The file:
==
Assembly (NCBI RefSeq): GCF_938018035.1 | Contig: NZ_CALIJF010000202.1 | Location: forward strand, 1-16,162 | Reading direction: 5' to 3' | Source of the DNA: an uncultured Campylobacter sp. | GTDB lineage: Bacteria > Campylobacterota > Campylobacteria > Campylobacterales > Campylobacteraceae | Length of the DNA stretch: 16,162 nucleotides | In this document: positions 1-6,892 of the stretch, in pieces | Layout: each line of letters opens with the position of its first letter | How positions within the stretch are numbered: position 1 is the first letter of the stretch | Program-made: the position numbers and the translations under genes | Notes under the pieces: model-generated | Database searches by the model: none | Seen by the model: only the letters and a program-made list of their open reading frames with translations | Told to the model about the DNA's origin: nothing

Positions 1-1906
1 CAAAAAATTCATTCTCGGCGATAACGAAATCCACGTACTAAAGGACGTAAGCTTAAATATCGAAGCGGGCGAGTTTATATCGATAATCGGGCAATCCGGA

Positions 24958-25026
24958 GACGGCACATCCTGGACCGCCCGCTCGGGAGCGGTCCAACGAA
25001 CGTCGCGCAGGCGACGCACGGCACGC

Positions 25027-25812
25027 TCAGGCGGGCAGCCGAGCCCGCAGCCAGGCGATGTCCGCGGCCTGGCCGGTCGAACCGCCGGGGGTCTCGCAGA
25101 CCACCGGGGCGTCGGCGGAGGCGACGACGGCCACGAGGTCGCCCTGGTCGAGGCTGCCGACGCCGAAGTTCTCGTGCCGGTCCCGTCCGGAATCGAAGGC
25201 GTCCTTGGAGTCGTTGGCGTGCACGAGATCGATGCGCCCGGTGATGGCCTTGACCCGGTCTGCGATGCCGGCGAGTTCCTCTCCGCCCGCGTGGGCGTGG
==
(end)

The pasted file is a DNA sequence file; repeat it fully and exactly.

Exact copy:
Assembly (NCBI RefSeq): GCF_938018035.1 | Contig: NZ_CALIJF010000202.1 | Location: forward strand, 1-16,162 | Reading direction: 5' to 3' | Source of the DNA: an uncultured Campylobacter sp. | GTDB lineage: Bacteria > Campylobacterota > Campylobacteria > Campylobacterales > Campylobacteraceae | Length of the DNA stretch: 16,162 nucleotides | In this document: positions 1-6,892 of the stretch, in pieces | Layout: each line of letters opens with the position of its first letter | How positions within the stretch are numbered: position 1 is the first letter of the stretch | Program-made: the position numbers and the translations under genes | Notes under the pieces: model-generated | Database searches by the model: none | Seen by the model: only the letters and a program-made list of their open reading frames with translations | Told to the model about the DNA's origin: nothing

Positions 1-1906
1 CAAAAAATTCATTCTCGGCGATAACGAAATCCACGTACTAAAGGACGTAAGCTTAAATATCGAAGCGGGCGAGTTTATATCGATAATCGGGCAATCCGGA

Positions 24958-25026
24958 GACGGCACATCCTGGACCGCCCGCTCGGGAGCGGTCCAACGAA
25001 CGTCGCGCAGGCGACGCACGGCACGC

Positions 25027-25812
25027 TCAGGCGGGCAGCCGAGCCCGCAGCCAGGCGATGTCCGCGGCCTGGCCGGTCGAACCGCCGGGGGTCTCGCAGA
25101 CCACCGGGGCGTCGGCGGAGGCGACGACGGCCACGAGGTCGCCCTGGTCGAGGCTGCCGACGCCGAAGTTCTCGTGCCGGTCCCGTCCGGAATCGAAGGC
25201 GTCCTTGGAGTCGTTGGCGTGCACGAGATCGATGCGCCCGGTGATGGCCTTGACCCGGTCTGCGATGCCGGCGAGTTCCTCTCCGCCCGCGTGGGCGTGG